CP: What’s crazy about the bloodbane is that when I first started doing some exploratory writing for Banebringer, I didn’t know about the monsters—i.e., it wasn’t part of my original concept. Then, in a sort of “free-write” I was doing to figure out where I was going with the whole idea, a character made a one-off comment about monsters that they intended to be allegorical—and I realized that making the monsters literal would fit this story perfectly. I had the idea for these magic users who were given powers against their will by heretical gods, thus making them fugitives—why not up the ante by making people hate them even more because their existence means there are these monsters that stalk the land as an ever-present threat? That’s a great example of the way a story develops in its early stages for me.

As far as the individual types of bloodbane, while there are some nameless and unique horrors, I decided to make most of them sort of twisted, corrupt versions of real animals—since they’re from what is essentially another plane of existence.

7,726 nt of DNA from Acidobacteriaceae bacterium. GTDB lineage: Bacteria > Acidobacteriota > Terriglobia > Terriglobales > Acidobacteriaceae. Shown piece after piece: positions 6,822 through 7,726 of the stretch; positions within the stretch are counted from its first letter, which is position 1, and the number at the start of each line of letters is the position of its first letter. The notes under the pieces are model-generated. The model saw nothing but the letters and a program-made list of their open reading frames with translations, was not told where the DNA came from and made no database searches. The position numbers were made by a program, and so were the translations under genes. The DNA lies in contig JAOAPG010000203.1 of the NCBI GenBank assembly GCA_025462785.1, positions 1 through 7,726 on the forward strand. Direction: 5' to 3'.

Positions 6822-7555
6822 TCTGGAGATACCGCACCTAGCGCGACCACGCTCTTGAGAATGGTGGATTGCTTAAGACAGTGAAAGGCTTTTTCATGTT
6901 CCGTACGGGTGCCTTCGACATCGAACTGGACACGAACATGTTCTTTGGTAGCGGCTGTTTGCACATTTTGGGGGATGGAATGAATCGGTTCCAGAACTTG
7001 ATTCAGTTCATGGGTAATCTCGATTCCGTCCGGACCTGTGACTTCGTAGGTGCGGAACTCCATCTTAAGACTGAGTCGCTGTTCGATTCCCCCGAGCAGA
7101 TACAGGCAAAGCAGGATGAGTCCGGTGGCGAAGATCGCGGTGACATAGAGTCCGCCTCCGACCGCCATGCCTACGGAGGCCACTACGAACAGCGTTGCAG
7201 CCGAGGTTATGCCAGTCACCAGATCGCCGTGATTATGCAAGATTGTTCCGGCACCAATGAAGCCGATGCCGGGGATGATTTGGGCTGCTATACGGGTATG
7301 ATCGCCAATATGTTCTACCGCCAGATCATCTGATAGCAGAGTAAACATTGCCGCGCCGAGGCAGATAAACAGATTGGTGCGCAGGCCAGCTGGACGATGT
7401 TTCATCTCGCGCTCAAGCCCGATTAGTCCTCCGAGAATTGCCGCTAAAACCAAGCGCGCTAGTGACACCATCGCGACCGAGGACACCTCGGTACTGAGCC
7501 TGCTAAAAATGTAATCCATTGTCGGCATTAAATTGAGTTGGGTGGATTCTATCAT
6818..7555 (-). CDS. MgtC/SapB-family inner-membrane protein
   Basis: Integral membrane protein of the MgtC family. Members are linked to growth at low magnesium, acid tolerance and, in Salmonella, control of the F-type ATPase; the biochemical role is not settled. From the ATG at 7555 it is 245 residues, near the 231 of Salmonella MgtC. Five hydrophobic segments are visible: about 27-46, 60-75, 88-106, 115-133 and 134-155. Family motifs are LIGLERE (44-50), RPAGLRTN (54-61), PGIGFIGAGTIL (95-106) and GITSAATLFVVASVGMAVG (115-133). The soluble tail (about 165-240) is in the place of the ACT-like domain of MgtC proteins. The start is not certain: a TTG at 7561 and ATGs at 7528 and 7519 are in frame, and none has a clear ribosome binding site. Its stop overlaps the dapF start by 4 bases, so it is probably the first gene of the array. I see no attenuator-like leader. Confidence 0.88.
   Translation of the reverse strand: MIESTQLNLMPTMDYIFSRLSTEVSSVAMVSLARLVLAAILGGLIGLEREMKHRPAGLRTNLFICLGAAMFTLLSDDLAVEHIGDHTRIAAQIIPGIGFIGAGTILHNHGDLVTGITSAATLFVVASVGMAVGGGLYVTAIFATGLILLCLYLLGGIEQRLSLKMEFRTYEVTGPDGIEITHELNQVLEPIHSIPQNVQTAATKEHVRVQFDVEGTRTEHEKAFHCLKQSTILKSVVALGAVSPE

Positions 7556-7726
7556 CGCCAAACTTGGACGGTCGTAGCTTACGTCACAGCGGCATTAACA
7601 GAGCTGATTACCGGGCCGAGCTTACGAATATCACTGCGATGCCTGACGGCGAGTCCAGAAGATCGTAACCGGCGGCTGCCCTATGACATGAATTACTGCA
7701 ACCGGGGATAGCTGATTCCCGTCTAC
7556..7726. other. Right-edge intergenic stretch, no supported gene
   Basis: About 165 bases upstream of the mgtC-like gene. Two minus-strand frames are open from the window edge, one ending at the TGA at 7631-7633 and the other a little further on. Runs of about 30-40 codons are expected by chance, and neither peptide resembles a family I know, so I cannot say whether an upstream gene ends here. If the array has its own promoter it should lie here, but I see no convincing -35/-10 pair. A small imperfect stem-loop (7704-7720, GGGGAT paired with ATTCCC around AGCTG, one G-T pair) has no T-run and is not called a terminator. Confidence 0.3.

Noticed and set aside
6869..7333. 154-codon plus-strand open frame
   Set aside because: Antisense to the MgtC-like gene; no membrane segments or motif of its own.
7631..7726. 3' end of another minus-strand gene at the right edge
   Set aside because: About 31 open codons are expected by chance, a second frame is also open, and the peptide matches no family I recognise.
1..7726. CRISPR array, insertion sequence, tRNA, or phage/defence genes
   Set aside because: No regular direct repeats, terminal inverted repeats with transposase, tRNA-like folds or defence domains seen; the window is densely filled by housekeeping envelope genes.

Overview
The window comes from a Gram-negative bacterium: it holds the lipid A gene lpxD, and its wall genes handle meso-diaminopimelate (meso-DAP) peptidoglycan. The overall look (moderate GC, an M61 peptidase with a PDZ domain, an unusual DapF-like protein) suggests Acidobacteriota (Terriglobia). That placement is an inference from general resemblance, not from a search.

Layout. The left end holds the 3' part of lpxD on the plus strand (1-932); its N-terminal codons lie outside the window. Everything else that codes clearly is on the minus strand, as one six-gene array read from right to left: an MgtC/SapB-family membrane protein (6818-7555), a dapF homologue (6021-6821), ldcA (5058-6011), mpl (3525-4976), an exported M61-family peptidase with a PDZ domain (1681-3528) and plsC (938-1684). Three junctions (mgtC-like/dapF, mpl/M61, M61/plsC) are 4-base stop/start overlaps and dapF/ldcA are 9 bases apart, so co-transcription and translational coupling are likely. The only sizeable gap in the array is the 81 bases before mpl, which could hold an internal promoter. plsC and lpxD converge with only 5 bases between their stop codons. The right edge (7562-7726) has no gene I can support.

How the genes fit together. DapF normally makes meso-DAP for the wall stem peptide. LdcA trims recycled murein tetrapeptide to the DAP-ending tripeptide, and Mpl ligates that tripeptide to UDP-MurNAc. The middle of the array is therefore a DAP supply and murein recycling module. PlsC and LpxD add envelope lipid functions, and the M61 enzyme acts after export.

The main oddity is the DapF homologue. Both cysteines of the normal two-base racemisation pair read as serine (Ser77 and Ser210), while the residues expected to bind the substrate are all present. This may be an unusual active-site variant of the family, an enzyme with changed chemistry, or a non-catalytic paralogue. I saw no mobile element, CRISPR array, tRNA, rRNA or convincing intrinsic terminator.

Q] Please talk to us about Sweetblade, I recall you mentioning online that it began as a novella that became a 90K novel. What was it about Ivana’s past that lead you to write it in so much detail?

CP: Ah, Sweetblade. I call it my bastard book since it was never in\
the plans. If you promise not to laugh, I’ll tell you where the concept for that character came from (beyond needing to differentiate her from the female protagonist in my other book). I was with some teenagers and they were singing along to this, at the time, relatively new song, “I Knew You Were Trouble” by Taylor Swift. I started pondering the various scenarios that could have led to these lyrics. And, over-active imagination that I have, before I knew it, I had gone down the rabbit hole and developed this concept of the “girl next door” who became a cold-blooded killer in order to bury the pain of her past.

But as I began to write, even with a backstory in mind, I could not get Ivana’s character right. I think it was somewhere in the middle of the third draft of Banebringer that I stopped and wrote some 20,000 words of her backstory in detail—what ultimately became the past timeline in Sweetblade—and after that it clicked for me. From there, I decided to turn it into a novella, and it kiiinda ballooned as I explored more and more of her past.